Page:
Oya’s Story as a Woman With ADHD

In light of ADHD Awareness Month, Stigma-Free Society recently had a conversation with Oya, a woman who was diagnosed with ADHD (attention deficit hyperactivity disorder). Oya is a Teaching Assistant, researcher, and graduate student. Read about her experience below!

How has living with ADHD affected different areas of your life, such as your career or relationships?

Looking back, I would choose jobs that were very busy to combat boredom. I had to be doing something at all times. If not, I would be so bored, I would get teary. I didn’t know that this was about stimulation (being under or overstimulated): I preferred urgent and stressful tasks because it was stimulating to me!

I remember having to interrupt friends often so that I didn’t forget what I was trying to say. Waiting and slowing down was difficult for me, which is typical for someone with ADHD. I have the predominantly hyperactive presentation of ADHD, but throughout my life when I didn’t know that, I was just labeled as having a larger than life personality, or being quirky and bubbly.

It is common for women with ADHD to be misdiagnosed with another mental illness before receiving an ADHD diagnosis. When were you diagnosed, and did you have this experience?

Yes, I too belong to that group of people where I got diagnoses for co-occurring conditions before ADHD, specifically depression and anxiety. I was diagnosed in 2020, and I was 25 years old at the time. So, quite late – but I hear so many stories of women getting diagnosed even later. During times when I didn’t have much going on and there was a lack of routine, like Christmas break, I would enter a depressive episode. At first, my family doctor thought it was seasonal depression, but I also struggled with depression in the summer after my first year of university. We realized the problem was that when I don’t have a clear structure or routine in my life, I get very under-stimulated.

Since I knew this pattern but did not understand what was wrong, I got stuck in that cycle throughout my university years. I tried to combat it by overbooking myself in my second year of university: I had 4 part-time jobs on campus at one time. I was stressed, but that was better than feeling sluggish. It was all an effort to have structure and routine. People with ADHD have a hard time with organization and task initiation when there is no routine.

Looking back, did you have any early signs of ADHD growing up?

Absolutely. I was never a disruptive kid, but I had too much energy and would talk a lot. When things interested me, I had obsessive focus. I excelled in things that interested me, but failed in areas that did not interest me at the time.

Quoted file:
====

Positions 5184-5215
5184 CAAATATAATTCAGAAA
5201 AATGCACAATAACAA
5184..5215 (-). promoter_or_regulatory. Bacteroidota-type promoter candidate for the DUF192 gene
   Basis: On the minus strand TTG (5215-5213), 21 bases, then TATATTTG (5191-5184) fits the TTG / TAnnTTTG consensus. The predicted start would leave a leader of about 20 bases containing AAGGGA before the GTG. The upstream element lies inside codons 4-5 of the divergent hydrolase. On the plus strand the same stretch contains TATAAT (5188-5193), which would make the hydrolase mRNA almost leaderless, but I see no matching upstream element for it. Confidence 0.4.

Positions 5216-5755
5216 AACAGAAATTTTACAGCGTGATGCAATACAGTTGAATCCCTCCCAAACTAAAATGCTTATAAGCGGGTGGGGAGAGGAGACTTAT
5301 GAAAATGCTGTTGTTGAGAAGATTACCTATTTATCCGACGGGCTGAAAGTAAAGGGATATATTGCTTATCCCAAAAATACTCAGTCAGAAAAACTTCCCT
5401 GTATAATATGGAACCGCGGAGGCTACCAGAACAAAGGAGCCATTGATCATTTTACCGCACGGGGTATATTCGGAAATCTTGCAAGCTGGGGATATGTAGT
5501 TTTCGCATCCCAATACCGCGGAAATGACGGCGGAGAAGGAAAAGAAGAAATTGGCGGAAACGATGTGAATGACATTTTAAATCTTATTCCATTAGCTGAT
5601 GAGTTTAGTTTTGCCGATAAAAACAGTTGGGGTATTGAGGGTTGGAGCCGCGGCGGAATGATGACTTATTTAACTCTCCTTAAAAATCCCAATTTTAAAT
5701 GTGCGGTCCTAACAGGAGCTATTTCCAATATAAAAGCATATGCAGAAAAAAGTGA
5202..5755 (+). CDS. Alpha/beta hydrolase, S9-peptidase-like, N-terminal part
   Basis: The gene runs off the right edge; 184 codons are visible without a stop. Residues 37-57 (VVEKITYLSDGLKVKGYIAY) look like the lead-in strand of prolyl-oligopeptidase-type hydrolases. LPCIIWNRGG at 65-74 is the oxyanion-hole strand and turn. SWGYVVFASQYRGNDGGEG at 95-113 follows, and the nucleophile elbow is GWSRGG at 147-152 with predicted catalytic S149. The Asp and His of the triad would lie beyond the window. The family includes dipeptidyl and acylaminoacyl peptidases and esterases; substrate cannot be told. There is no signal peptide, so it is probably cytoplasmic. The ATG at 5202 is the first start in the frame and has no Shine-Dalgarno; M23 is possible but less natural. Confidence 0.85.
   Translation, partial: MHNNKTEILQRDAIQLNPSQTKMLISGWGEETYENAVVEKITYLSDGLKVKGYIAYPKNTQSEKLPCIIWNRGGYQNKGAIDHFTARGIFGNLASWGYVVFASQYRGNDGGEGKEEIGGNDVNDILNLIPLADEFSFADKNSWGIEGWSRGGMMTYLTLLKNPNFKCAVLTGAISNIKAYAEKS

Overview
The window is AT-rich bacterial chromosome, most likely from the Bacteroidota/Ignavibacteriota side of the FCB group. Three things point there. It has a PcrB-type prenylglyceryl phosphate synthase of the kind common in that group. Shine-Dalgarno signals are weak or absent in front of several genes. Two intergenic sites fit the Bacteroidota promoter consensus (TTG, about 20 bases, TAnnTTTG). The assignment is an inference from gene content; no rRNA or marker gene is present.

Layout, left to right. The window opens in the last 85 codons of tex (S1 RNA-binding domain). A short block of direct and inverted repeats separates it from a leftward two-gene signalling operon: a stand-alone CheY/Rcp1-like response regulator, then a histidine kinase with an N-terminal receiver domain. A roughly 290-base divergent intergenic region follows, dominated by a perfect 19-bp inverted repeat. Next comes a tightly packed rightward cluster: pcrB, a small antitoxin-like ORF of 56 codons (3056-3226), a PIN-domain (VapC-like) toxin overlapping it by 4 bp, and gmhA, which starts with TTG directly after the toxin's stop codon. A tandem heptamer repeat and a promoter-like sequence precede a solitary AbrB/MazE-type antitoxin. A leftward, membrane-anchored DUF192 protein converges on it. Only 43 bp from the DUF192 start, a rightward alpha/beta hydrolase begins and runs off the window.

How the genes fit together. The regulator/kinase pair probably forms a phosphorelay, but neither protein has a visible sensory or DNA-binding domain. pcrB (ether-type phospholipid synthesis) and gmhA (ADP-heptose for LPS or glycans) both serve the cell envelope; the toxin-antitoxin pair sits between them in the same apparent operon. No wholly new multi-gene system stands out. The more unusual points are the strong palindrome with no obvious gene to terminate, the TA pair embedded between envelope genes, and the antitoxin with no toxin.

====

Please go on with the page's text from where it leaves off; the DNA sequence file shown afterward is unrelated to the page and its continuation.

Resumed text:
I was happiest when I had a clear structure to my day and when I was busy. I had so much energy that my parents and teachers would try to “tire me out,” and this was an everyday task. Now when I feel like this, I try to channel that burst of energy and put it to good use!

How do you successfully manage ADHD? What are some coping strategies that work for you?

A big one is making sure that I have enough going on. I have this optimal level of “busy” where I’m very happy. When I’m predicting a slow period without a lot of routine, I try to plan ahead and create some sort of structure for myself.

I also utilize the loved ones in my life to help me with things I struggle with. I used to have shame around this, but everyone needs help with certain things, and it’s okay to ask for help. For example, I do a lot of “body doubling” with friends. It’s pretty much 2 or more people working on a call together. We each work on our own stuff, but the presence of the other person is motivating to me.

In your opinion, what are some common misconceptions about women with ADHD?

ADHD symptoms definitely get overlooked in women, even when we are struggling. This could be because girls often exhibit the predominantly inattentive presentation of ADHD, like daydreaming and not paying attention. But parents expect to see the predominantly hyperactive-impulsive presentation that is more often seen in boys.

Also, girls tend to be less disruptive than boys with ADHD. Societal norms about how we are expected to behave play a role in this. Even though I have the hyperactive predominant type, I masked my symptoms quite well over the years to be less disruptive to the people around me.

Tell us about your research! How has your experience with ADHD shaped your approach to this work?

I know my strengths and weaknesses. I ask my supervisor for clear deadlines to stay on track, and I like having many things on the go at once. I believe this makes me a well-rounded research trainee. I’m working on my thesis and other exciting projects, and I participate in a lot of knowledge translation and science communication efforts. I do a lot of professional development activities as well. I feel like reaching an optimal level of busyness – enough stimulation where I’m not overly stressed but also not bored – can be difficult. But once I find that sweet spot, I’m in a good place mentally!